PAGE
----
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Byline: J. Suvarna
Watson's water hammer pulse (whp), also known as collapsing pulse, cannonball pulse or pulsus celer, is used to describe a pulse with a rapid upstroke and descent, characteristically described in aortic regurgitation.[sup]  Although the term Corrigan's pulse has been used at times synonymously with whp, Corrigan's pulse/sign is largely used to describe the abrupt distension and quick collapse of carotid pulse in aortic regurgitation whereas the term 'water hammer pulse' is used for the characteristic pulse seen in peripheral arteries like the radial artery. It may be seen in a number of other conditions and with hyperdynamic circulation.[sup]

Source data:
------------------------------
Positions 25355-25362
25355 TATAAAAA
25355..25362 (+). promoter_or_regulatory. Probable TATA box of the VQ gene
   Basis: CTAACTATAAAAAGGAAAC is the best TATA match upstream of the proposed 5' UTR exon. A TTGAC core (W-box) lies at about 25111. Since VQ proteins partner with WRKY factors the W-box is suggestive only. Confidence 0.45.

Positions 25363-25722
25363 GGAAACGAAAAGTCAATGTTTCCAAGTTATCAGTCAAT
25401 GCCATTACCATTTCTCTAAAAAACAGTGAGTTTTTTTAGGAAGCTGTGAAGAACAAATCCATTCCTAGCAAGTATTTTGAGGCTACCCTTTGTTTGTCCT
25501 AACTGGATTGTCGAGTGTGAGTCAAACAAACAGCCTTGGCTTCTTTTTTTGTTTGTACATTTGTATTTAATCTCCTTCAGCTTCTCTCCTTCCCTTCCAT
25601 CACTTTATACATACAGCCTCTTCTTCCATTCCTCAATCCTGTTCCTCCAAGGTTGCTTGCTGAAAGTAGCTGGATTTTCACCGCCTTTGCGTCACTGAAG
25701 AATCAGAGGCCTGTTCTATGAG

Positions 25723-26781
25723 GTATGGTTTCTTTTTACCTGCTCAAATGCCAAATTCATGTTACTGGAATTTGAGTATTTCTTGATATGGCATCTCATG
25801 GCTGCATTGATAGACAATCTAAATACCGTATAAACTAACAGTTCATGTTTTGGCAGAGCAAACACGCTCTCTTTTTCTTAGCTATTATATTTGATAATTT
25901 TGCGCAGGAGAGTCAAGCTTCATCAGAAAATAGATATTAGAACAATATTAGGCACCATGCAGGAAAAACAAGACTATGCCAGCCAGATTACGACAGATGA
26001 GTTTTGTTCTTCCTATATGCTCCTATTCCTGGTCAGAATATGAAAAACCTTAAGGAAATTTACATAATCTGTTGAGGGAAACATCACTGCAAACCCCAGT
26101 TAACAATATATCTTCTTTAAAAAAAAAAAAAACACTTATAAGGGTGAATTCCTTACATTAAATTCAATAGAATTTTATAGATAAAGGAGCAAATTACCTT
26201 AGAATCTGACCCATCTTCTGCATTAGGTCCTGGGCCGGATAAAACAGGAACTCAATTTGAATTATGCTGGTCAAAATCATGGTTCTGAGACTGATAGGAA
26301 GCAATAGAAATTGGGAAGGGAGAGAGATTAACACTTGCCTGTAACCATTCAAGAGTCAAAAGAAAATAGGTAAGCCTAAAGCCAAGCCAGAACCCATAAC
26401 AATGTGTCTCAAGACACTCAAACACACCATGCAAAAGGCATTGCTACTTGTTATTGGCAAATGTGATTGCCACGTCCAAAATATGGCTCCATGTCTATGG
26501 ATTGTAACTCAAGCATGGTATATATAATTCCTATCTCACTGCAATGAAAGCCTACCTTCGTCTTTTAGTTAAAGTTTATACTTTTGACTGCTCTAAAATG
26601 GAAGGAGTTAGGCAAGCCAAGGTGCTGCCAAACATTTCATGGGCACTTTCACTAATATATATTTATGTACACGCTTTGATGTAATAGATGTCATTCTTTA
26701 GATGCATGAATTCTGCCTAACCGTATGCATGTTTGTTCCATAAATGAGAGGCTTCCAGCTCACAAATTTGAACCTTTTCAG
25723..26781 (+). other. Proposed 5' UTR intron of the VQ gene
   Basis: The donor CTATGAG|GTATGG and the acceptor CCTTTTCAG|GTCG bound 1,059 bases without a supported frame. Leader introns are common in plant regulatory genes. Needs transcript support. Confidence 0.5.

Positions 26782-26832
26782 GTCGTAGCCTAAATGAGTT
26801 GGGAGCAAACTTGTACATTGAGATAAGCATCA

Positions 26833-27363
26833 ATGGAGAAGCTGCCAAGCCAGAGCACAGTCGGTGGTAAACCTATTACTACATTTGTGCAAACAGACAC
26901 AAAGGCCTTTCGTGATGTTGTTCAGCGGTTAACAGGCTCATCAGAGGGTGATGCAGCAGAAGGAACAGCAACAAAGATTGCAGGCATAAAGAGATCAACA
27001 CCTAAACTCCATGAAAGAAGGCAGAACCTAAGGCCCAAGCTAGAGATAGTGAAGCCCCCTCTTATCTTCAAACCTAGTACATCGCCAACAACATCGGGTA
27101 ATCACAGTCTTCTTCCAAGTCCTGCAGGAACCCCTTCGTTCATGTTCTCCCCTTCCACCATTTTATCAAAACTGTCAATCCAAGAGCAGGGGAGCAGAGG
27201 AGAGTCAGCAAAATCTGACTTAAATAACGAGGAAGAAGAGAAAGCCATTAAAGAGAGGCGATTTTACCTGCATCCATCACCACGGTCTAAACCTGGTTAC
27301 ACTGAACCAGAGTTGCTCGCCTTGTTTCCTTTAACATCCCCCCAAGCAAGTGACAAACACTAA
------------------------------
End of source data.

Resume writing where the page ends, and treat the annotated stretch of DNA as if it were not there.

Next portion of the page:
Sir Dominic John Corrigan a British pathologist, in 1833 at a young age of 30, described the visible abrupt distension and collapse of the carotid arteries in patients with aortic insufficiency. However, the similarity of the palpable characteristics of the pulse in aortic insufficiency and that of a 19[sup] th century Victorian 'water hammer toy' was pointed out by Thomas Watson in the year 1844. Therefore the eponym, 'Watson pulse' substituted 'Corrigan pulse'.[sup]  The 'water hammer toy' is a hermetically sealed glass tube partly filled with water and exhausted of air. When reversed or shaken, the water being unimpeded by air strikes the sides or ends with the sound and impact of a hammer.[sup]  The characteristic collapsing carotid pulse seen in aortic regurgitation is still referred to as Corrigan's sign.[sup]